If the sick employee has not been in your establishment for the last seven days it isn’t necessary to close any part of it, but you should still follow the rest of the steps.
4. Inform other employees that they’ve been exposed.
Without disclosing any names, tell everyone who worked with the sick employee that they have been exposed to COVID-19. If you can, give them time off to self-isolate for the recommended 14 days from the time of exposure. If your establishment cannot do this, ask the exposed employees to monitor their temperatures and symptoms carefully.
Have exposed employees take their temperature before each shift. During their shift they should wear a mask and social distance as much as possible. Before they leave, have them clean and disinfect everything they touched during the day. If anyone begins to feel sick during their shift, send them home immediately.
These are best practices for food establishments even if all your employees are healthy.
You are not required to contact customers when one of your employees tests positive for COVID-19. If you do tell customers they’ve been exposed, do not share any staff names or other personal medical information.
5. Clean, sanitize, and disinfect the area.
Colloquially, we tend to use the terms “clean,” “sanitize,” and “disinfect” interchangeably. It’s important to know that there is a distinction between these terms and why that’s important, especially In a food establishment.
Cleaning is the removal of visible debris, like dirt and dust, from a surface. This is an important first step to cleaning any space. Go over all potentially infected surfaces with a cleaner or detergent to remove any general debris from the area.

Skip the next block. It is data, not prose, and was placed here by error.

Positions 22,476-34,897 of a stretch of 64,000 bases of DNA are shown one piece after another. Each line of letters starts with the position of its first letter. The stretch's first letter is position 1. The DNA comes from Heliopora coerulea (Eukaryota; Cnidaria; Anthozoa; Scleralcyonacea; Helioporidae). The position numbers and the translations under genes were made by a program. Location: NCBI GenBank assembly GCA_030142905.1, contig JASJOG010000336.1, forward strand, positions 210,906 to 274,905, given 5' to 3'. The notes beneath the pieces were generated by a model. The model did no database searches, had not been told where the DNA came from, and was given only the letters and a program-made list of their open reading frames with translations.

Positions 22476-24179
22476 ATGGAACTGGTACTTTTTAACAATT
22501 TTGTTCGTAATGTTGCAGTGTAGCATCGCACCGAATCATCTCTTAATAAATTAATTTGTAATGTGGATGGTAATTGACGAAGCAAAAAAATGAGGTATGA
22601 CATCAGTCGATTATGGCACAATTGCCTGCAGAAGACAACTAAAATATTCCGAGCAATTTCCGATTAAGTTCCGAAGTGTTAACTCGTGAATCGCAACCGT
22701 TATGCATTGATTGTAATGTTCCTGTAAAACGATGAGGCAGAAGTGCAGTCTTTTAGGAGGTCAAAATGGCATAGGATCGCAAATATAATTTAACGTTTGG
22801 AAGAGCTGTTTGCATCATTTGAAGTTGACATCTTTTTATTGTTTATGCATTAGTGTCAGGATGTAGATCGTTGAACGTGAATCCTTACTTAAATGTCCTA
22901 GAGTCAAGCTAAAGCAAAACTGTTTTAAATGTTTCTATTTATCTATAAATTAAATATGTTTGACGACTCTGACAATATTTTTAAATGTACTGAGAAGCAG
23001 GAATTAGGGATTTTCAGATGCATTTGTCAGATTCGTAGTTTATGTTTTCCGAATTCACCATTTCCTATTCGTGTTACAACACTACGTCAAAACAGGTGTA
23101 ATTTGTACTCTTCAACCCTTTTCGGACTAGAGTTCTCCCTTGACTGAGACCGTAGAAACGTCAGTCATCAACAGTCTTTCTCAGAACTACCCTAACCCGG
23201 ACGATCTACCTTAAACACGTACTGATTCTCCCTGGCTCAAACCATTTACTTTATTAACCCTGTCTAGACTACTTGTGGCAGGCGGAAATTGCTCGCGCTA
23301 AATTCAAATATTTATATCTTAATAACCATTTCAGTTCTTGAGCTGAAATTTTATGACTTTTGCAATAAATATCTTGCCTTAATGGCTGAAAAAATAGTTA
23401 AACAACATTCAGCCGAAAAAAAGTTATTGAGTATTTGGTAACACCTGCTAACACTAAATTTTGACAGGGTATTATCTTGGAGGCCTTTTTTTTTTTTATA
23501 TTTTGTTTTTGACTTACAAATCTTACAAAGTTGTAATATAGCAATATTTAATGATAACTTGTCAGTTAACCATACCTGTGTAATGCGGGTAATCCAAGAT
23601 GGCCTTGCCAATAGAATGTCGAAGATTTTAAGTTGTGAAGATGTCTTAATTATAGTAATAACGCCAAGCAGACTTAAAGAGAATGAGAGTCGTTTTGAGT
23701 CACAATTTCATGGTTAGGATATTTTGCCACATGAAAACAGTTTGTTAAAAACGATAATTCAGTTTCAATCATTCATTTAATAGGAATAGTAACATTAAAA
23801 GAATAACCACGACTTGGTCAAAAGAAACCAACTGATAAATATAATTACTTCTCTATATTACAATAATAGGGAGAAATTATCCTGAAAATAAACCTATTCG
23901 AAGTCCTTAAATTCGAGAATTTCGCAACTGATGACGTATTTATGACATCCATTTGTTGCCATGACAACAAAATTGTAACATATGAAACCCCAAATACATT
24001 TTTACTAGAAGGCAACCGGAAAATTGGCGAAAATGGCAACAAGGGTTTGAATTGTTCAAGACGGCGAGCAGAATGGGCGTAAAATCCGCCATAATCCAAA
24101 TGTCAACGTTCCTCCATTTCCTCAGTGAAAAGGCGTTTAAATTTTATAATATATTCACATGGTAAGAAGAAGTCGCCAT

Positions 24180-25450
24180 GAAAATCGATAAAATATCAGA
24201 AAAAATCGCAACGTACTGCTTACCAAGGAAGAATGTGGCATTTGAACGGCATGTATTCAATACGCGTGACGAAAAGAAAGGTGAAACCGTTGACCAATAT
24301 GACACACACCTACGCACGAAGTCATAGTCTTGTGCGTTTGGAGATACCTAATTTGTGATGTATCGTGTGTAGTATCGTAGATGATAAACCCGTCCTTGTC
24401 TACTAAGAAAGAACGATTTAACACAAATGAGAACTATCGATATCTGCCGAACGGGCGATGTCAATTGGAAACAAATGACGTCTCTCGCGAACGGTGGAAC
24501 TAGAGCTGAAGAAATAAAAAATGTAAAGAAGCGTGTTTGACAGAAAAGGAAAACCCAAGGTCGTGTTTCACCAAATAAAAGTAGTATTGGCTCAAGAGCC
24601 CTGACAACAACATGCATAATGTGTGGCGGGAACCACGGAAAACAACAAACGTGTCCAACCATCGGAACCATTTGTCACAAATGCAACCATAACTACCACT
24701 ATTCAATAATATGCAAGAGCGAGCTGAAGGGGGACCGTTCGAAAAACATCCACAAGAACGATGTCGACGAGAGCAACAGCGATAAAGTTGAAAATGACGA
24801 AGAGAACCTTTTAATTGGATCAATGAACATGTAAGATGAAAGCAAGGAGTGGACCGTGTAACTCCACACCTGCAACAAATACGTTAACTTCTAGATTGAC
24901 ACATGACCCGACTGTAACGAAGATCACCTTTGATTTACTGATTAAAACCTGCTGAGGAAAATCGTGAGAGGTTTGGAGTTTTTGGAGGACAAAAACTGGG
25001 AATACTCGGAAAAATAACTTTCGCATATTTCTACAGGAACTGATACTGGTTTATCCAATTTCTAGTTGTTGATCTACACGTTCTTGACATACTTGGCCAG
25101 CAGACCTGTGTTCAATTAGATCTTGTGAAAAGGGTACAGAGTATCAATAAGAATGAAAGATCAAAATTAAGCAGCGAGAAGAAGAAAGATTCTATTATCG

Using sanitizer or disinfectant is the next step. Sanitizer and disinfectant are very similar chemicals. Both of them kill germs and bacteria, but disinfectant is more effective than sanitizer at killing viruses. This is why the CDC has been suggesting disinfectant to be used in foodservice establishments — it is an added protection against SARS-CoV-2 (the virus that causes COVID-19).
However, disinfectant is toxic and not approved for use on food-contact surfaces. Disinfectant can be used on high-touch, non-food-contact surfaces like door handles, chairs, menus, etc. Sanitizers should be used for anything that comes into contact with food.
After you’ve closed off the areas used by the sick employee, open windows or turn on a fan to ventilate the room. Then you can get to work cleaning and sanitizing/disinfecting. All employees cleaning infected areas should wear PPE (Personal Protective Equipment) like masks, disposable gloves, and gowns while cleaning.
Check out the Environmental Protection Agency’s website list of approved disinfectants that are proven to protect against SARS-CoV-2. Always read the manufacturer label before using a new chemical in your establishment.
In summary, if you haven’t had to handle an employee’s positive COVID-19 test yet, you likely will before the pandemic is through. It’s vital that you follow these steps to allow the sick employee time to heal and also protect the other members of your staff and your customers.
If you have to close your establishment due to COVID-19 or if you have any questions about how to deal with COVID-19 at your establishment, the FDA has offered its assistance. You can reach out to them at fda.gov.
— Hailey Kate Chatlin